Q: Last year, we ordered a cord of firewood, but the weather was so warm that we barely used half of it in our fireplace. Is the remaining half still good to use this winter? — Frank in Marlborough, Mass.
A: Stored correctly, firewood can last for several seasons if need be, so your remaining half-cord should be fine for use this winter. It has continued to season and is probably much drier than it was last year, meaning it will likely catch and burn faster.
Large amounts of firewood that will be stored through the winter and into the next cold season generally should be kept several feet from the house at minimum. The wood should be kept off the ground — loaded on a pallet or a storage rack — and stacked evenly. This creates good airflow between the logs, allows it to dry quickly after a rain storm, and reduces the number of insects that take up residence in the stack, as well as discourages rodents from creating nests in it.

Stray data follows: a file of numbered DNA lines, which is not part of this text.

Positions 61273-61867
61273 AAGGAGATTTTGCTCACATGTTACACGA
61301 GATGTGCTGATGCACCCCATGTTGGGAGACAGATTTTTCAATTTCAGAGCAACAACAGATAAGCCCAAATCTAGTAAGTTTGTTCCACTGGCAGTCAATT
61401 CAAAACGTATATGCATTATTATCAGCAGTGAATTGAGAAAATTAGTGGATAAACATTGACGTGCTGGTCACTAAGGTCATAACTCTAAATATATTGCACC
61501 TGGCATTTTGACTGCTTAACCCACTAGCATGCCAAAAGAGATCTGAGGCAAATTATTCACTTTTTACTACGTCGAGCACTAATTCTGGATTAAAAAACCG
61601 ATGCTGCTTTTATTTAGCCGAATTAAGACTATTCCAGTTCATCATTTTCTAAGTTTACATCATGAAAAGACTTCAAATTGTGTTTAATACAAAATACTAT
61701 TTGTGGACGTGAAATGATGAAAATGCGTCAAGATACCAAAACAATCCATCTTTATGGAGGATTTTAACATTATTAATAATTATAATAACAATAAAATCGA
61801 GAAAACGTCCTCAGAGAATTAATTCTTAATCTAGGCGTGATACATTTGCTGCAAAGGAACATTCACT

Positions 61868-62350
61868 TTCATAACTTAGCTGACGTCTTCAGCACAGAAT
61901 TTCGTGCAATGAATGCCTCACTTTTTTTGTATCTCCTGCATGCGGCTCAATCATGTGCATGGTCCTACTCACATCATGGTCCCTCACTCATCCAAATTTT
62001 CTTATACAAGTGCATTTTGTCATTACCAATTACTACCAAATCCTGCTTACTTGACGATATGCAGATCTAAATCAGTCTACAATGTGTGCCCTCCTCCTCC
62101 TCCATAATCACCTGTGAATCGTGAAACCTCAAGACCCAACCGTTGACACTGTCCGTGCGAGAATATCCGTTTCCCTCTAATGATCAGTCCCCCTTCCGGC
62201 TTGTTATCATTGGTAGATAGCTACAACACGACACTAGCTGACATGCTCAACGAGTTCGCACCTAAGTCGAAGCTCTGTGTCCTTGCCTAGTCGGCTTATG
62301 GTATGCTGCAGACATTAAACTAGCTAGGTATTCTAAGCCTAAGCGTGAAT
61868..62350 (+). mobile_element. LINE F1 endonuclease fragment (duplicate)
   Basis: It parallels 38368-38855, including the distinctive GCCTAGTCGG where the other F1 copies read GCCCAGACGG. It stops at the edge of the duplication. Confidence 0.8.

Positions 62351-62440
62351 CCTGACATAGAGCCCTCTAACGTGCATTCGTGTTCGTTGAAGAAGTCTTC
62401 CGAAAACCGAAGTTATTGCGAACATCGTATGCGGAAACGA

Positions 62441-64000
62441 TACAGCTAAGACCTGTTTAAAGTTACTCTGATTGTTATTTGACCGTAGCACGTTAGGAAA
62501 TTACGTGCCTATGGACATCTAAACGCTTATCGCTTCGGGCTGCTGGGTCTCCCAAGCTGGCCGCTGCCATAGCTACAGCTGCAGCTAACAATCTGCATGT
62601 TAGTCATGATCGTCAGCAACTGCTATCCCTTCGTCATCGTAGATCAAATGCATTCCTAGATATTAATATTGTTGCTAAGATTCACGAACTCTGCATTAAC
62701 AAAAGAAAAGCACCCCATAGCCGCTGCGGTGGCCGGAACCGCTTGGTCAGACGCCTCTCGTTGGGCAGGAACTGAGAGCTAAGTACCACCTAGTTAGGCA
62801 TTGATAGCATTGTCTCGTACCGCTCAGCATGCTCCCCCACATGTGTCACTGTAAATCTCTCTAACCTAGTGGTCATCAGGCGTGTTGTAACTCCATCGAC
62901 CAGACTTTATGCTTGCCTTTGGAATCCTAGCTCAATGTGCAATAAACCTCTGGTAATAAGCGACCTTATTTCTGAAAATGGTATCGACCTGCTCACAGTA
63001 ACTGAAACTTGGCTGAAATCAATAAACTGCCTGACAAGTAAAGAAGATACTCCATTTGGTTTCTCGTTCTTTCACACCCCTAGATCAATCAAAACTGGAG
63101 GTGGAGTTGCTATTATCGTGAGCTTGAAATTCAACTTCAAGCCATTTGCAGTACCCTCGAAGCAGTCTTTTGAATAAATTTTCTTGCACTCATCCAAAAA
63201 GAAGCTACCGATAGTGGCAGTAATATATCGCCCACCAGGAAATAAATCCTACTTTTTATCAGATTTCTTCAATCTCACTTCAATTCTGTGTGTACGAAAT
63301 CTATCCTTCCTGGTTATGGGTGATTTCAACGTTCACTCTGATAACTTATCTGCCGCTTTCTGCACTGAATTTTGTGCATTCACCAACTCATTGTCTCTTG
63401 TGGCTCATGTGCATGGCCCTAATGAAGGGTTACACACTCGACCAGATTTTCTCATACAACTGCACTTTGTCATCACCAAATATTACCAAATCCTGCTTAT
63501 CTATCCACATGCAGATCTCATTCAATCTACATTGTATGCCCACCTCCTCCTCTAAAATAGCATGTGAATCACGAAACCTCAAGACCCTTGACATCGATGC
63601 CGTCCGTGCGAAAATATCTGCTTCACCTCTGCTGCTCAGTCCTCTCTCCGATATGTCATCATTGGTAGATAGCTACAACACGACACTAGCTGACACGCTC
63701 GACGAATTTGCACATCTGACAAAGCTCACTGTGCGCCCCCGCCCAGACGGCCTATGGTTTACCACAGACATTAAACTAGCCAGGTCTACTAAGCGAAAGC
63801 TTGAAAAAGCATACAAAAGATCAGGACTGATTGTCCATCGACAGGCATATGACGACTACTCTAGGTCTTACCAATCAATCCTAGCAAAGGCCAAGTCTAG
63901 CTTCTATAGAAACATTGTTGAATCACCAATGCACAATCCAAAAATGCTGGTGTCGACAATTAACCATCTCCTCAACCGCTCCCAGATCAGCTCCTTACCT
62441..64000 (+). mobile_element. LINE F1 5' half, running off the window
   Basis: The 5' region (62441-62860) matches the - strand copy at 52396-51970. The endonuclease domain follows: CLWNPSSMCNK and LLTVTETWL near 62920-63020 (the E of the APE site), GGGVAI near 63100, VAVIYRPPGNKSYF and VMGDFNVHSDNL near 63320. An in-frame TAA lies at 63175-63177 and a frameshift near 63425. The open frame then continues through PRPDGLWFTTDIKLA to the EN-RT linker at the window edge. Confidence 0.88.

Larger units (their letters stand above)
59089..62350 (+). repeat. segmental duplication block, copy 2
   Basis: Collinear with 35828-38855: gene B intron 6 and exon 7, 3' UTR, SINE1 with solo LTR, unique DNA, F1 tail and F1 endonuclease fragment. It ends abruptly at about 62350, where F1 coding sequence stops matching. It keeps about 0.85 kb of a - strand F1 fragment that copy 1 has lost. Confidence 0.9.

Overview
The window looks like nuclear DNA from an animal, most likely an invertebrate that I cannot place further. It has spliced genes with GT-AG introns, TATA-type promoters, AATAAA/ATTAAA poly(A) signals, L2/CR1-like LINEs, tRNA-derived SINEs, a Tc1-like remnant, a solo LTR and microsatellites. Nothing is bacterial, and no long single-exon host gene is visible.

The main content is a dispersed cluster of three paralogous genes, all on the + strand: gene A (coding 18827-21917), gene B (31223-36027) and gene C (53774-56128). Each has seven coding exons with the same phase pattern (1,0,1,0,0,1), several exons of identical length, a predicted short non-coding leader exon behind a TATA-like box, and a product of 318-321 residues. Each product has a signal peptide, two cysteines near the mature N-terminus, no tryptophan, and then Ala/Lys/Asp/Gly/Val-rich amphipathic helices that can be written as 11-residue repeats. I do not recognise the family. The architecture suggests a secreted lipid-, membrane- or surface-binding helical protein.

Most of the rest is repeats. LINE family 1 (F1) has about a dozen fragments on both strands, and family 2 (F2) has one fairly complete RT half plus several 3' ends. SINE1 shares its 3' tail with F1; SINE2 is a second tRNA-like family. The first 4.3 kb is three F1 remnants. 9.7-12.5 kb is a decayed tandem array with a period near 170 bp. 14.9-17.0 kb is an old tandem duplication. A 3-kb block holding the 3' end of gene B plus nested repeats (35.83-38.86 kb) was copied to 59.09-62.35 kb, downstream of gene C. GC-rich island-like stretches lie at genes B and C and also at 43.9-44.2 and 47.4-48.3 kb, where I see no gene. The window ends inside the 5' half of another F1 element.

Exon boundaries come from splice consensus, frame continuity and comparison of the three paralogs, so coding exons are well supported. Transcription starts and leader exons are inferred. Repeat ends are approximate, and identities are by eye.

How much firewood you should purchase and store each year is entirely up to you. I’ve often passed homes in the Northeastern countryside that have several cords of neatly cut wood stacked underneath the crawlspace of outlying barns, sheds, or sometimes even the houses themselves. In suburban and urban areas, this is probably not acceptable to the neighbors or may violate local ordinances.
Plan to have no more than two winters’ worth of firewood stacked near your house. The amount depends on how much you use your fireplace, and whether it is a necessity to warm the home or just a decorative element.
HOME TIP: Order firewood from a source as close to your home as possible, to prevent pests — particularly tree-killing insects — moving from one area or region to another.
Send your questions or home tips to email@example.com, or write This Is a Hammer, c/o King Features Weekly Service, P.O. Box 536475, Orlando, FL 32853-6475. When in doubt as to whether you can safely or effectively complete a project, consult a professional contractor. © 2012 King Features Synd., Inc.